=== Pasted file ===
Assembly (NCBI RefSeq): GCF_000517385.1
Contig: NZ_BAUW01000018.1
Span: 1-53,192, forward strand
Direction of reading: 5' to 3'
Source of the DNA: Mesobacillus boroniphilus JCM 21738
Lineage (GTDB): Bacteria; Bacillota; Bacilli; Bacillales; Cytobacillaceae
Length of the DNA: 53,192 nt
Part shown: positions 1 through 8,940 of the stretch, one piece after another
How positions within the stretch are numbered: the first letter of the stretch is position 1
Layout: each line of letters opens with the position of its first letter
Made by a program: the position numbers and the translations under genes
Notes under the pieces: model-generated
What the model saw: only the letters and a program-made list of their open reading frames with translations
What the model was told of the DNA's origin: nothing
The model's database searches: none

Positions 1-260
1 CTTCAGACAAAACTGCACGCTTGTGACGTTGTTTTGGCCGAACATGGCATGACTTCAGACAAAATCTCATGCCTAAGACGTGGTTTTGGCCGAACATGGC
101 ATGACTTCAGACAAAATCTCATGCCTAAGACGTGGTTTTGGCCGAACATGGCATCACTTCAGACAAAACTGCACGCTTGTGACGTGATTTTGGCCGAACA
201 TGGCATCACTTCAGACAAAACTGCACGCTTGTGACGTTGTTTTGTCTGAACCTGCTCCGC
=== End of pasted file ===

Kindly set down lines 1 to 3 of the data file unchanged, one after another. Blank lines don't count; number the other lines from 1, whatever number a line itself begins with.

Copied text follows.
Assembly (NCBI RefSeq): GCF_000517385.1
Contig: NZ_BAUW01000018.1
Span: 1-53,192, forward strand